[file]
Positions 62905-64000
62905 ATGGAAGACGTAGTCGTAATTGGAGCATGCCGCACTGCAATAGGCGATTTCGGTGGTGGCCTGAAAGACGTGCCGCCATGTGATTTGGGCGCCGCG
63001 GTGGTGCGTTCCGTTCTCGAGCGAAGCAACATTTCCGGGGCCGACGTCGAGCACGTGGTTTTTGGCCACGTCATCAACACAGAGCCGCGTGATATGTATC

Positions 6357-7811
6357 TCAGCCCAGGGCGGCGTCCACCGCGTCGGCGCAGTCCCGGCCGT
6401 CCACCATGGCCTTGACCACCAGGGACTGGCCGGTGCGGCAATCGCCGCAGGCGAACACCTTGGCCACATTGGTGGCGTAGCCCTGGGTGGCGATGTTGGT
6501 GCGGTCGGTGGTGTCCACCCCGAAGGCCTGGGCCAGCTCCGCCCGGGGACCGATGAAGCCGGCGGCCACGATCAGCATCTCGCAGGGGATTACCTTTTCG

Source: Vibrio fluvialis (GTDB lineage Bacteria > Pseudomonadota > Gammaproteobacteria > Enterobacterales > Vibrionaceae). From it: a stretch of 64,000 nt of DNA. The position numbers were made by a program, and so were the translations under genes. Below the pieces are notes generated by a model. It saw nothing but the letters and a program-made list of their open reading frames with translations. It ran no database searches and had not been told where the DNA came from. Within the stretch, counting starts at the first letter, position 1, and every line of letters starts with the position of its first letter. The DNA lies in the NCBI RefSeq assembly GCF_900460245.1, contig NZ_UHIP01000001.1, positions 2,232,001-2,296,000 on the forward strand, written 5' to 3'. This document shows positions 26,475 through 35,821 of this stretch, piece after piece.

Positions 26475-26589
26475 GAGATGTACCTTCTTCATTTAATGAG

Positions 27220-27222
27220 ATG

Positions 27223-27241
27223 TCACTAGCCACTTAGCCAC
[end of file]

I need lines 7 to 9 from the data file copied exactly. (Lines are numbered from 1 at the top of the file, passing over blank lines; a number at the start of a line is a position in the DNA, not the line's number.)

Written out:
6501 GCGGTCGGTGGTGTCCACCCCGAAGGCCTGGGCCAGCTCCGCCCGGGGACCGATGAAGCCGGCGGCCACGATCAGCATCTCGCAGGGGATTACCTTTTCG

Source: Vibrio fluvialis (GTDB lineage Bacteria > Pseudomonadota > Gammaproteobacteria > Enterobacterales > Vibrionaceae). From it: a stretch of 64,000 nt of DNA. The position numbers were made by a program, and so were the translations under genes. Below the pieces are notes generated by a model. It saw nothing but the letters and a program-made list of their open reading frames with translations. It ran no database searches and had not been told where the DNA came from. Within the stretch, counting starts at the first letter, position 1, and every line of letters starts with the position of its first letter. The DNA lies in the NCBI RefSeq assembly GCF_900460245.1, contig NZ_UHIP01000001.1, positions 2,232,001-2,296,000 on the forward strand, written 5' to 3'. This document shows positions 26,475 through 35,821 of this stretch, piece after piece.

Positions 26475-26589